The second traveller asked me the same thing as he also noticed the MEC logo. I found out that he was from Toronto, Ontario and we talked as if we had been long-time neighbours.
   I am tempted to write to the Canadian Government to have them consider changing our national icon - the Maple Leaf and instead, use the MEC logo.
   Have I learned a lesson from this trip about interacting with people in their native country? Yes - and that is to relax, allow them to look at me if they wish, have me say "Hello" and keep on smiling. And ... look for that MEC logo.

Sunday, 8 February 2015

Vancouver and Christchurch – Possible Sister Cities

  A one month visit to New Zealand gave me the feeling that I was still in British Columbia and thought perhaps we should add another city to Vancouver’s list of sister cities - Christchurch.
  Christchurch on the South Island has many similarities to Vancouver. Although its population is approximately half of Vancouver’s, the city emphasizes its tourist attractions including cycling, trekking and skiing on mountains such as Mt. Cook - the highest mountain in New Zealand. Its rugged coastline with beautiful beaches has whale watching tours, sailing and kayaking; the surrounding farmlands with sheep and dairy herds are intermingled with wineries producing world class wine.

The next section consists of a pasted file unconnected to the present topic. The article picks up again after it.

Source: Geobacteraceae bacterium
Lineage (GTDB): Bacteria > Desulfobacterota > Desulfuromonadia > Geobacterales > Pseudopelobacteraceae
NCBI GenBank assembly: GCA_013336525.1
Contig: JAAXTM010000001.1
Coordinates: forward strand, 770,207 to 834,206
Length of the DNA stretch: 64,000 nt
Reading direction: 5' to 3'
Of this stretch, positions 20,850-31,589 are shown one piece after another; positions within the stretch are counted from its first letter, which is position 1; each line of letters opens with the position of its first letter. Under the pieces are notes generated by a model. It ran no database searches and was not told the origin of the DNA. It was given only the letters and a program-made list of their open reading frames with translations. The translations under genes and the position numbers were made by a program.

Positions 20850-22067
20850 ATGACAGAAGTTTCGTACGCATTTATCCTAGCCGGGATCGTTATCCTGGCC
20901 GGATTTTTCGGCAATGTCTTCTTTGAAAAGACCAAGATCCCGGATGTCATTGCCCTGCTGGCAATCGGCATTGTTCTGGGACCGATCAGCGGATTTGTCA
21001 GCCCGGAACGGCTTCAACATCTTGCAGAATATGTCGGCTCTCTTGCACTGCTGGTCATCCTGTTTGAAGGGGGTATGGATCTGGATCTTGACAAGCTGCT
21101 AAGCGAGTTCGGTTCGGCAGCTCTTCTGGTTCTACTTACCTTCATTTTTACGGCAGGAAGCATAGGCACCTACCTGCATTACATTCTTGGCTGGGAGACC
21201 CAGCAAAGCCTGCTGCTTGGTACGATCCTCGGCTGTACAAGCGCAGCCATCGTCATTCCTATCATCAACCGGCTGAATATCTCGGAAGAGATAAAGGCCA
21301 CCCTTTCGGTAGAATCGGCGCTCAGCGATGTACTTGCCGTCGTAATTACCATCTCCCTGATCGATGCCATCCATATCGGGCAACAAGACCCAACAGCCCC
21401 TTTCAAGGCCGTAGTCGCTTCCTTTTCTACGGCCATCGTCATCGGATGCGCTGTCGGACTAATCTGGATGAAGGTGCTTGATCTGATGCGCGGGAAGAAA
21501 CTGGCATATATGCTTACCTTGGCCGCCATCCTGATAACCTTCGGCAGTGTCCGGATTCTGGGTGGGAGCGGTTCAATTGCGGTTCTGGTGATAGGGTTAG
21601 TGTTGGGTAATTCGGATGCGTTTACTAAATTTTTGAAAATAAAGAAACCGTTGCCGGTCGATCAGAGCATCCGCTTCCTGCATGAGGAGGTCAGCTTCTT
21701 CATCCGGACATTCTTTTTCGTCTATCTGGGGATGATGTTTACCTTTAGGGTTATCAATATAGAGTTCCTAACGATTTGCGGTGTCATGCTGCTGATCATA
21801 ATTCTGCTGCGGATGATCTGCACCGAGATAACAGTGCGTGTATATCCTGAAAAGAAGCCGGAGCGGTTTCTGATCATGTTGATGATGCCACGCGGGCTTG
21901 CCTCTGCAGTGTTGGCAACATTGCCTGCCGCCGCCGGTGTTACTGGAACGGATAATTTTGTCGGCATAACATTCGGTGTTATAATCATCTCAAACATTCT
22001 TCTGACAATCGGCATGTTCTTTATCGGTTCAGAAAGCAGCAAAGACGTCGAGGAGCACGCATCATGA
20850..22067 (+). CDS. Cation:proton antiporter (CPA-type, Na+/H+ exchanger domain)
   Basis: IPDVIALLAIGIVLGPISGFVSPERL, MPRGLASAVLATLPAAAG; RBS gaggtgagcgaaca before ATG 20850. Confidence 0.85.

Another similarity - earthquakes. New Zealand has major fault lines running the full length of the two islands. New Zealanders have always thought their capital city of Wellington located at the bottom of the North Island was the prime location to have a major earthquake. Christchurch was never considered to be in danger.
  On September 10, 2010, an earthquake with magnitude 7.1 occurred near Christchurch at a depth of 10 kilometres and despite widespread damage there were no fatalities. A large aftershock of magnitude 6.3 occurred on February 22, 2011. Although lower on the magnitude scale than the earthquake, the intensity and violence of the ground shaking was measured to be the strongest ever recorded globally in an urban area. The quake struck on a busy weekday afternoon and resulted in the deaths of 184 people. Many buildings and landmarks were severely damaged, including the iconic Christchurch Cathedral. Two years later, there were over 10,000 aftershocks that occurred since the first earthquake.